|Budget Negotiators Reportedly Close to Deal||Misunderstandings, Misperceptions Cloud Reconciliation Debate||Administration Nominates Performance Officer, Calls for Cuts||CBO Director Underscores Unsustainable Budget Path||Low Inflation Means no Social Security COLAs, Medicare hikes for some|
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Track 1- Economic Stimulus:
Track 2 - Completion of '09 Appropriations:
Track 3 - FY 2010 Budget:
Track 4 - Stabilizing the Financial, Housing, and Auto Sectors (Ongoing)
Congressional Quarterly reports that congressional Democratic leaders and the White House are close to an FY 2010 budget deal. According to CQ, the emerging details are:
Central Issue in the FY 2010 Budget Resolution Conference.--Controversy continued to swirl this week around the issue of whether to use the filibuster-proof budget reconciliation process to expedite health care reform legislation.
Facts.--The "regular order" in the Senate is that passage of legislation requires a simple majority (51 votes, if all Senators are voting). However, votes on legislation can be blocked by "filibusters" through which opponents debate at length and prevent a measure from coming to a vote. Filibusters can be ended by "invoking cloture," which requires 60 votes.
The use (and threatened use) of filibusters has skyrocketed during the last decade. The "budget reconciliation" process--which is initiated by a budget resolution--allows budget-related legislation to move through the Senate protected from filibuster.
The Senate's "Byrd Rule" allows non-budgetary provisions to be stricken from a reconciliation bill. Healthcare provisions which have no budget effect (or have a merely incidental budget impact) would have to be moved in a separate bill.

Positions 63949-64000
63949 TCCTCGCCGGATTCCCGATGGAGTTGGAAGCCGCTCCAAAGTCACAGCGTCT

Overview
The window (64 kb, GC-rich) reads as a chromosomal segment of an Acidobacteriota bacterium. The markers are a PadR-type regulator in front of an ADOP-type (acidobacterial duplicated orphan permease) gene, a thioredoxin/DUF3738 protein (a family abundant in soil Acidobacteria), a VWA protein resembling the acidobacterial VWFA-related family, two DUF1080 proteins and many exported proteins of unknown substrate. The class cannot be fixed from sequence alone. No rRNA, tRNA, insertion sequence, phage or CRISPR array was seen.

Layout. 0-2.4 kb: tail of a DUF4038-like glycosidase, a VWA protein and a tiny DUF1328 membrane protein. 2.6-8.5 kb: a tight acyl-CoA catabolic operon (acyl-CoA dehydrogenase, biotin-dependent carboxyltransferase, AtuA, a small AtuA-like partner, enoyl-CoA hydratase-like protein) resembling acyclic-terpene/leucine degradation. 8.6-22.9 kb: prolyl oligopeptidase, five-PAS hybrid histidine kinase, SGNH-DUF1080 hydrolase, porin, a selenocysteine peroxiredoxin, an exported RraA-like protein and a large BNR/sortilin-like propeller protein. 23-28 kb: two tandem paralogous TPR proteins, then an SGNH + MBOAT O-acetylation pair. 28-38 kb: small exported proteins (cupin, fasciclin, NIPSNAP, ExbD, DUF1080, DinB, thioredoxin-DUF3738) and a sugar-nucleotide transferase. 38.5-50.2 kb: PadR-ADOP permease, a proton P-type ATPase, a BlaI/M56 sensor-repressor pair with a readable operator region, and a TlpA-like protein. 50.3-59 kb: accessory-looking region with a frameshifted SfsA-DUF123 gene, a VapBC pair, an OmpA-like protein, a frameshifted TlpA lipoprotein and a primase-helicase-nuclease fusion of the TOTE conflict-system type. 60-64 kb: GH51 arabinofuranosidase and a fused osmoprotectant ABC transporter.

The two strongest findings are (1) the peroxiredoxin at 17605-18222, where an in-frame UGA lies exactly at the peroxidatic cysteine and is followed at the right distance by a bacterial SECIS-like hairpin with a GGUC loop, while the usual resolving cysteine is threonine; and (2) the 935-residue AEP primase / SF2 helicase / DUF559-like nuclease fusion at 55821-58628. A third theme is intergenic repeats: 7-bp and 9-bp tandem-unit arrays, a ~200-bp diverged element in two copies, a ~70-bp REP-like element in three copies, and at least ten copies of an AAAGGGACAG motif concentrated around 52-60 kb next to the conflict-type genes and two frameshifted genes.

Background.--The President's Budget calls for comprehensive health care reform to rein in skyrocketing health care costs and cover the uninsured. The budget does not include a detailed reform plan but allocates $634 billion as a "downpayment" on health care reform, funded by $316 billion in Medicare and Medicaid reforms, and $318 billion in new revenues from limiting tax deductions for upper income earners.
The House- and Senate-passed budget resolutions call for healthcare reform as a general proposition, and commit to offsetting the full costs of health care reform, but don't address details.
The House-passed budget plan calls for using the reconciliation process to expedite passage of health care reform. The Senate plan does not include reconciliation instructions.
As reported by Congressional Quarterly, House Speaker Nancy Pelosi (D-CA) said, "I believe it is absolutely essential that we come out of this year with substantial health care reform legislation. That is best secured by having reconciliation in the package."
At the same time, Senate Budget Committee Chairman Kent Conrad (D-ND) opposes using reconciliation. In addition, Roll Call has reported Senate Republicans threatening legislative reprisals if the filibuster-proof procedure is used."If they go down that road, I think the fur is going to fly," said Senate Republican Conference Vice Chairman Joh Thune (S.D.)
President Obama announced on April 18 the nomination of Jeffrey Zients to be the White House "Chief Performance Officer" responsible for reviewing the effectiveness of federal programs. Zients would also serve as OMB Deputy Director for Management -- a position requiring Senate confirmation.